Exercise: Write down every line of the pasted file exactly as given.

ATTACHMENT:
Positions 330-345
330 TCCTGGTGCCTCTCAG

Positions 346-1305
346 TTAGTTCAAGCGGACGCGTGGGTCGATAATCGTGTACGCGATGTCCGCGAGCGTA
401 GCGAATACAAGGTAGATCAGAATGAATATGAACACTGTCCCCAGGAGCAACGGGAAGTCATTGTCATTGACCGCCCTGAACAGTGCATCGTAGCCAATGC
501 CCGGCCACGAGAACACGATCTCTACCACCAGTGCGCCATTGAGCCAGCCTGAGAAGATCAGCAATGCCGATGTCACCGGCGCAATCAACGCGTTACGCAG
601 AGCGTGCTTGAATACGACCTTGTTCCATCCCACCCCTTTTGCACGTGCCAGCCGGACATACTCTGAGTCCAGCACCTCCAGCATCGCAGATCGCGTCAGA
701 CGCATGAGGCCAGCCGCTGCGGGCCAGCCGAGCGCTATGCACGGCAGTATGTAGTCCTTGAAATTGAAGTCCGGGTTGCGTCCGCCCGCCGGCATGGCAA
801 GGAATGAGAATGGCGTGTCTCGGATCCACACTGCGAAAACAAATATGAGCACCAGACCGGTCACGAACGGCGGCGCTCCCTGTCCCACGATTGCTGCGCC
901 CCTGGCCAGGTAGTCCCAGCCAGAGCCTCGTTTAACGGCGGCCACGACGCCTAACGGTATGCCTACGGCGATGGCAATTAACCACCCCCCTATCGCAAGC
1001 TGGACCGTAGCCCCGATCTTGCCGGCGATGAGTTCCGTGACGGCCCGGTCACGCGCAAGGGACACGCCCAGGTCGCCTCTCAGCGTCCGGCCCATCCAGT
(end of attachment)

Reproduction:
Positions 330-345
330 TCCTGGTGCCTCTCAG

Positions 346-1305
346 TTAGTTCAAGCGGACGCGTGGGTCGATAATCGTGTACGCGATGTCCGCGAGCGTA
401 GCGAATACAAGGTAGATCAGAATGAATATGAACACTGTCCCCAGGAGCAACGGGAAGTCATTGTCATTGACCGCCCTGAACAGTGCATCGTAGCCAATGC
501 CCGGCCACGAGAACACGATCTCTACCACCAGTGCGCCATTGAGCCAGCCTGAGAAGATCAGCAATGCCGATGTCACCGGCGCAATCAACGCGTTACGCAG
601 AGCGTGCTTGAATACGACCTTGTTCCATCCCACCCCTTTTGCACGTGCCAGCCGGACATACTCTGAGTCCAGCACCTCCAGCATCGCAGATCGCGTCAGA
701 CGCATGAGGCCAGCCGCTGCGGGCCAGCCGAGCGCTATGCACGGCAGTATGTAGTCCTTGAAATTGAAGTCCGGGTTGCGTCCGCCCGCCGGCATGGCAA
801 GGAATGAGAATGGCGTGTCTCGGATCCACACTGCGAAAACAAATATGAGCACCAGACCGGTCACGAACGGCGGCGCTCCCTGTCCCACGATTGCTGCGCC
901 CCTGGCCAGGTAGTCCCAGCCAGAGCCTCGTTTAACGGCGGCCACGACGCCTAACGGTATGCCTACGGCGATGGCAATTAACCACCCCCCTATCGCAAGC
1001 TGGACCGTAGCCCCGATCTTGCCGGCGATGAGTTCCGTGACGGCCCGGTCACGCGCAAGGGACACGCCCAGGTCGCCTCTCAGCGTCCGGCCCATCCAGT